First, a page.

Teen celebrates 10 years of giving back to kids in hospitals with her annual toy drive

ByAlex Ciccarone Localish logo
Wednesday, December 2, 2020
Teen has been collecting toys for kids in the hospital for 10 years
This Long Island teen has spent the past 10 years collecting toys for children in hospitals after she spent the night in the hospital on Christmas herself. See how Emily Meyer's been able to create holiday magic for kids across Long Island with 'Emily's Awesome Toy Drive'.

NORTH BABYLON, New York -- As soon as you walk down into Emily Meyer's basement, you can see mountains of stuffed animals and toys of all kinds organized into different age groups.

Meyer now refers to it as 'Toy Central' since she started 'Emily's Awesome Toy Drive' 10 years ago.

The inspiration behind the toy drive was Meyer's own experience of getting sick on Christmas day and being rushed to the hospital. She woke up to a volunteer from the Child Life Program who handed her a Christmas present.

Even though she already had presents at home, the program insisted that every child be presented with a gift on Christmas.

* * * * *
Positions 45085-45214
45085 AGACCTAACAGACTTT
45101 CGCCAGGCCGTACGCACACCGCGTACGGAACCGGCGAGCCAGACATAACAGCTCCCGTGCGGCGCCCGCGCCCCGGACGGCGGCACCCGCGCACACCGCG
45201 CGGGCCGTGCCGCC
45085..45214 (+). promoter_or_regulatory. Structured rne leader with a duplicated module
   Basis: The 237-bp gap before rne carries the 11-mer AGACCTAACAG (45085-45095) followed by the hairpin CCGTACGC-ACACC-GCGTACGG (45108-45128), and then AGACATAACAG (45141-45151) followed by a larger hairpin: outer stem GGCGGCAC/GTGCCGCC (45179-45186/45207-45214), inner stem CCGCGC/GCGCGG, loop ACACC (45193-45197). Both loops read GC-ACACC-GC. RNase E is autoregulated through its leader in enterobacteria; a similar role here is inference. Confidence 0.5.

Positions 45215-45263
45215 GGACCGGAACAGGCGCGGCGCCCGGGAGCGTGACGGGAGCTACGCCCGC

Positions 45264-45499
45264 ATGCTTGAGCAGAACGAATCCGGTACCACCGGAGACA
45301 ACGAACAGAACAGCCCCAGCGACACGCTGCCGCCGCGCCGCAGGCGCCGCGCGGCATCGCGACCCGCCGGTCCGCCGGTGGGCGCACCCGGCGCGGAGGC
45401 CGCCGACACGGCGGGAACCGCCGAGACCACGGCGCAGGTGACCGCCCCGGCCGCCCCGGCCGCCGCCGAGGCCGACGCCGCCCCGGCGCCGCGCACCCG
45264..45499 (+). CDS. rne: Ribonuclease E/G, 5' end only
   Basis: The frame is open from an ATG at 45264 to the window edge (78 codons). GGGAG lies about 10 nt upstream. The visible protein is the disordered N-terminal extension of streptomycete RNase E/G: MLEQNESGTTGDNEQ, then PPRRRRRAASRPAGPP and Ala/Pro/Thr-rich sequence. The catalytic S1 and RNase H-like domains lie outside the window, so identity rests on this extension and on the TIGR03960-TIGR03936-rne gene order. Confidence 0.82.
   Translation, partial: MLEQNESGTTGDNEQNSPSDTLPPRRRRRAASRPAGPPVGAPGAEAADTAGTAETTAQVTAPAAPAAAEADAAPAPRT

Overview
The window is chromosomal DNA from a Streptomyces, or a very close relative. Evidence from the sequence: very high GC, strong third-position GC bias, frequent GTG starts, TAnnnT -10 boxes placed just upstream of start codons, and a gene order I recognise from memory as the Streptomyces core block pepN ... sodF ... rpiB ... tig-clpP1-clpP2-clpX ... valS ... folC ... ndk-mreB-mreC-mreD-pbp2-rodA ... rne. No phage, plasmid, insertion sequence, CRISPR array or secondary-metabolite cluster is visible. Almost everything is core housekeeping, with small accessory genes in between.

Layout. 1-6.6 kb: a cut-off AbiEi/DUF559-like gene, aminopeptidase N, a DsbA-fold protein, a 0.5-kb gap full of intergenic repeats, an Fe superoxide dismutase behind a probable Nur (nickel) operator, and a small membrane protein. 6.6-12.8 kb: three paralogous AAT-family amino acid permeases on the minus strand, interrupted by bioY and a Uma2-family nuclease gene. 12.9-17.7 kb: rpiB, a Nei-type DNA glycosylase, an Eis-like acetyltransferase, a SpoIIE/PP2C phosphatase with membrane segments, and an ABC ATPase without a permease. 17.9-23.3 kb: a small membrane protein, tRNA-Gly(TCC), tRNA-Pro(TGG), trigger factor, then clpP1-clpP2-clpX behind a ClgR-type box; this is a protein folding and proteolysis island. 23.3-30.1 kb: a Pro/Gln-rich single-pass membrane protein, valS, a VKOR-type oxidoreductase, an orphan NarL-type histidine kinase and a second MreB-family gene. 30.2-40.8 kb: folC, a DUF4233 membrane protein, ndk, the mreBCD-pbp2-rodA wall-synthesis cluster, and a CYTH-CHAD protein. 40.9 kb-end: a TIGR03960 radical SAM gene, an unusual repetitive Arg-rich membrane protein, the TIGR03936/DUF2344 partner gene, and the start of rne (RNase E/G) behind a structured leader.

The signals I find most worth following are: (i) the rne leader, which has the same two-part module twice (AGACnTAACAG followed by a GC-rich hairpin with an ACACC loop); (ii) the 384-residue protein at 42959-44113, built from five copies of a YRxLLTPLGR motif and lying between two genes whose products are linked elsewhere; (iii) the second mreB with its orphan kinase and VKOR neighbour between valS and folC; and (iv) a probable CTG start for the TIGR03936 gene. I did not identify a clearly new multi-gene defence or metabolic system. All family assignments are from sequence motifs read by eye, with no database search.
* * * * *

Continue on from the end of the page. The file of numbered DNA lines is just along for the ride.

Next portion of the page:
Meyer decided to create her own toy drive with help from her grandfather, so she could give back to the people who need it the most.

"We collected about 20 or so toys the first year," said Meyer. "Every year from then on it just grew and grew and grew and grew. It just became this whole big thing."

Related: NJ volunteers come together to bring gifts to frontline workers

Meyer asks for donations of new, unwrapped toys to be donated to Good Samaritan, as well as Cohen Children's Medical Center, Stony Brook University Hospital, The John Theissen Foundation, Angela's House, and the Ronald McDonald House.

Earlier this year, Meyer was worried that the toy drive would have to be canceled due to the coronavirus pandemic, so she started collecting and donating toys in the summer. Meyer managed to find a contactless way to collect toys by creating an Amazon gift list.

Related: Long Island teen gives children with autism the opportunity to volunteer by tie-dying joggers

"When kids are able to play and use toys to distract them it makes a stay at the hospital so much easier," said Tara Decola, Meyer's mom. "It's been amazing how it's grown over the years and knowing that she is able to provide comfort and care to anyone ill just gives us a lot of joy as a family."

Meyer is hoping to match the over 2,500 toys collected and delivered last year to bring joy to children who need it the most.


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